Part 3: Tips for Fostering Honesty
I started this blog in response to a parent saying to me, “My child is lying, and I don’t know what to do.” By discussing the developmental appropriateness of lying (see part 1), the parents were able to understand their child’s lies (see part 2) while also fostering honesty (this post!).
That said, it can be hard to remain cool-headed when your child lies- especially if it’s the fifth time you’ve caught your child lying about their homework. But it’s important to remember that your child is still developing and can be taught. Here are some helpful tips for encouraging honesty within your home:
Look for a Reason
It may be helpful to find out why your child is lying. Focus on the motive, not the lie. Perhaps your child lied about their math score because they were embarrassed. Maybe they’re feeling overwhelmed but don’t yet know how to ask for help. Help them verbalize their reason and go from there - but be careful not to lead them into a response that isn't their truth.
Respond Thoughtfully to Lying
Encouraging your child to tell the truth is crucial, but it’s important not to label your child as a liar. Being called a liar won't help your child embrace truth-telling. Instead, share what you know about the situation, explain that you expect honesty, and give your child a path forward by finding a way for them to make amends. In some situations, it may help to acknowledge the feelings behind their lie, such as fear, anxiety or embarrassment. Help them see honesty as an act of courage and responsibility: something worth striving for.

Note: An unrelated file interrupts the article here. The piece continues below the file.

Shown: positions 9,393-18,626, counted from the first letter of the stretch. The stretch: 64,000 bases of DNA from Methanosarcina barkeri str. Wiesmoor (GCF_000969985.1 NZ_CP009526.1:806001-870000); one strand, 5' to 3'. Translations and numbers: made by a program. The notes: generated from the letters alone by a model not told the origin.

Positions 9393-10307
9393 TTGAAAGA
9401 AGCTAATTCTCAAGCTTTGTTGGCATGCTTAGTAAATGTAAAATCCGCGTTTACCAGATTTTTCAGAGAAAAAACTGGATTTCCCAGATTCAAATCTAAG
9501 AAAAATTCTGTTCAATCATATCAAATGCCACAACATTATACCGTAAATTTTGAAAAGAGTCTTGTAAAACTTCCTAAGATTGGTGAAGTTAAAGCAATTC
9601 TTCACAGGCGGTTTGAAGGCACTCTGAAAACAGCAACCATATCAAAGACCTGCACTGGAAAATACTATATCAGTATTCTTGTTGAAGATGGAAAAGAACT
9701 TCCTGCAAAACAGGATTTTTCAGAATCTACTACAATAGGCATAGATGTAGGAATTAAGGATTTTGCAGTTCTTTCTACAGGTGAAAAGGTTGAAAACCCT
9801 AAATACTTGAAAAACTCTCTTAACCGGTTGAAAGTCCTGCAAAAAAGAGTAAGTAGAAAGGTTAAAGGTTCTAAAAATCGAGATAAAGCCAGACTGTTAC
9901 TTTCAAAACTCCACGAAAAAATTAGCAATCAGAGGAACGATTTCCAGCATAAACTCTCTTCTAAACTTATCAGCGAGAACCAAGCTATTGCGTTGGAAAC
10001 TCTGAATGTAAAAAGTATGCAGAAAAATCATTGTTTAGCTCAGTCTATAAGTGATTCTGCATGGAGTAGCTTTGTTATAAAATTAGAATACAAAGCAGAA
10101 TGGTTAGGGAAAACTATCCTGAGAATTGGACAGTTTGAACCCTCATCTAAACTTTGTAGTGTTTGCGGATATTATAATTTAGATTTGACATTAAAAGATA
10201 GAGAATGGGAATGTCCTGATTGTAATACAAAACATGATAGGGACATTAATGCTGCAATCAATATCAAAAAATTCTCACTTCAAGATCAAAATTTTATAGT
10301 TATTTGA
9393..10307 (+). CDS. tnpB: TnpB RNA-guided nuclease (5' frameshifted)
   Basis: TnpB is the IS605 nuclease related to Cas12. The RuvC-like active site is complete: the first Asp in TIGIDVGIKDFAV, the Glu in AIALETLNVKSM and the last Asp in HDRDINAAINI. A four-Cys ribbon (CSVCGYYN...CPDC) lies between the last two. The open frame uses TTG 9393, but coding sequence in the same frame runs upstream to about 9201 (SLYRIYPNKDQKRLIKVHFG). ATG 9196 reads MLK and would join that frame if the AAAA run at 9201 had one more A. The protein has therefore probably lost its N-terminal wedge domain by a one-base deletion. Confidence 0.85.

Reminding kids that it's important to tell the truth before you ask about a situation increases the chance that they will be honest. Let them know that telling the truth is both important and brave. When your child tells you the truth about the situation, remember to thank them for their honesty. The lesson should be that when we make a mistake, the first step to fixing the situation is to be honest about what happened.
When your kiddo lies, try to stay calm and don't take it personally. Instead, use it as an opportunity to teach them about honesty. Stay calm and tell your kiddo that you’re disappointed that they didn’t take responsibility for their actions. Decide on reasonable but not excessively harsh consequences. Tell them that you love them even though they lied. It's normal for your child to regret bad behavior, but you don't want them to think they lost your love because of it.
Kids watch and model adult behavior. If we want our children to be honest, we need to be good examples of honesty! This is sometimes the toughest tip to follow but is essential to teach kids that telling the truth is important.
Like the parents of my client, you may feel startled, worried or even frustrated when your child starts lying. This blog series (hopefully!) reassured you that lying is normal - AND that kids can be taught to value honesty over lying. It's really easy to tell kids what not to do, but remember that positive reinforcement - like fostering honesty - can be more effective in the long-run for healthy, happy kiddos.
For additional lying resources check out these child-friendly books:
Charley Chatty and the Disappearing Pennies: A story about lying and stealing by Sara Naish and Rosie Jefferies.
Howard B. Wigglebottom and the Monkey on His Back: A Tale About Telling the Truth by Howard Binkow & Susan F. Cornelison.